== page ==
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Europa Report - Cinemaholic Movie Reviews
one person's obsessive addiction to film
cinema_holic
cinema_holic
Europa Report
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Directing: B
Acting: B
Writing: B-
Cinematography: B+
Editing: B+
Special Effects: B-



Seriously, how many "found footage" movies do we need? This conceit has become a cliché.

In director Sebastián Cordero's pseudo-defense, the conceit also helps an obviously low-budget film come across as relatively realistic. Europa Report presents as the "recovered transmissions" of surveillance cameras in the spacecraft, and in some cases the space suits, of a crew being sent to Jupiter's moon of the same name to test for alien life. It's a privately funded mission, with only a few clips of post-mission interviews with people from Mission Control. Otherwise it's just mostly static, often distorted shots of the six astronauts going about their business -- and, for varying reasons, dying.

Some of the shots are still mesmerizing. The "exterior" footage from cameras showing moving pieces of the ship as it moves through space, or the very sparingly used shots of Jupiter, have a certain thrill to them. Eventually they do land on Europa, and honestly the shots of the Europan surface are not quite as convincing as one might hope, considering it's merely a surface of ice. There are no grand exterior shots of any planet or moon, because the point of view is always either from an astronaut's suit or their space craft. Much of the Europan surface looks a little artificial.

That's less important than the story, which grows from tensions as things go wrong, at first due to mechanical issues and then due to what they find under the surface of the ice. This tension builds at a very slow but steady burn, and even with the amount of pretty banal footage, it's always compelling. I'd hesitate to call it original. There are many shades of Alien in this movie. That groundbreaking film's tension and horrors derived largely from what we didn't see, and the dread of what might be seen next. Europa Report shows us even less. We don't even get to a glimpse of what these people are actually dealing with until the very end, at which point, I'm sad to say, there are echoes of Signs -- never a good, ahem, sign. At least Cordero handles it far better than M. Night Shyamalan did. This movie isn’t totally ridiculous, and for science fiction, most of it comes across as unusually authentic.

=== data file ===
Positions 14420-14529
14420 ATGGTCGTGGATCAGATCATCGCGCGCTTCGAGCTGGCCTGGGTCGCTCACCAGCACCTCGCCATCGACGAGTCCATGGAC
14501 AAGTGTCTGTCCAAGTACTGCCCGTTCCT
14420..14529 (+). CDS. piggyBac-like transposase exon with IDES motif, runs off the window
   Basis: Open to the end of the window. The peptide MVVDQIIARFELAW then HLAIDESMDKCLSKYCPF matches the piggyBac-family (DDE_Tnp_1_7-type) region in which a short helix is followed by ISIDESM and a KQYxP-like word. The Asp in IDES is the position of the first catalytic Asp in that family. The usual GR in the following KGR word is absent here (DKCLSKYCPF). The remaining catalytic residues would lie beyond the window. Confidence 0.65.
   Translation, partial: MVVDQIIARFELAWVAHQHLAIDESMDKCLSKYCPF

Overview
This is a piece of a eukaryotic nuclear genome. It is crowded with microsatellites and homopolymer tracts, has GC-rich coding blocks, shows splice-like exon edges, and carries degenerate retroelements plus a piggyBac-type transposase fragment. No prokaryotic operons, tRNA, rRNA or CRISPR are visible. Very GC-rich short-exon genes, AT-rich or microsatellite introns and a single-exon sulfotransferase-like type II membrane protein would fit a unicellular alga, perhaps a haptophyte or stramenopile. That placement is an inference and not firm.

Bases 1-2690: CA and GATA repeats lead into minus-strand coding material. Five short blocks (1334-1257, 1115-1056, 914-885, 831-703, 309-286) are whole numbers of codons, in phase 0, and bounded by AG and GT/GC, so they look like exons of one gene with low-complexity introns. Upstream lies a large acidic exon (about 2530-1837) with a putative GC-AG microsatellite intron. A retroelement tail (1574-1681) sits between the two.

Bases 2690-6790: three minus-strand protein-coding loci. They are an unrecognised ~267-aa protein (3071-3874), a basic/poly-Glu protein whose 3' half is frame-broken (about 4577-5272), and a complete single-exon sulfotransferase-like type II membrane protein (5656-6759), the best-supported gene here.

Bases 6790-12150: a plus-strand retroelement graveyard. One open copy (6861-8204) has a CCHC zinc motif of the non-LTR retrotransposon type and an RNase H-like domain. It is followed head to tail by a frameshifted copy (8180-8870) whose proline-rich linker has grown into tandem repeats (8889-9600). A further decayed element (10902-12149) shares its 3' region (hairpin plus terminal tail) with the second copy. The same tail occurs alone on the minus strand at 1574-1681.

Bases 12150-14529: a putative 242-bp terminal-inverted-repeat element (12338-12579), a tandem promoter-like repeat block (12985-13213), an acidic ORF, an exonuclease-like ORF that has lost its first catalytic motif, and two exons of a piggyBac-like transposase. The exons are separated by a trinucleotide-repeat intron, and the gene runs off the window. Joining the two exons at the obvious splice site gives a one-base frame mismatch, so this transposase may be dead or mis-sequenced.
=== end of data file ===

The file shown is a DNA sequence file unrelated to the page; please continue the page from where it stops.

That's not to say none of it is ridiculous. As always, there are some pretty big plot holes if you think hard enough about it. It can be argued that it's just a movie, but this in particular is a movie with airs of intellectuality, which are undermined by its creeping contrivances.

The acting is serviceable at best. The only even remotely recognizable face in it is Sharlto Copley, from District 9 and Elysium. Sometimes the dialogue drifts in an out of believability, like when one of the crew says, "With all due respect, I think we should decide together." Okay, sure, maybe someone would actually say that, under these circumstances, about another crew member being allowed to put her own life at risk. Or maybe this is yet another movie in which those same words are just put into another character's mouth.

That is to say: there's nothing new going on here. Not in the story, not in the delivery, and certainly not in the "found footage" genre. The one area that is relatively impressive is the editing, which propels this same-old story forward in a way that keeps us from losing interest. Considering the limitations of the "found footage" to be assembled together, the film's editors (of which there are four credited) had their work cut out for them. On that front, they deliver.

There might be something out there on EUROPA REPORT.


Overall: B
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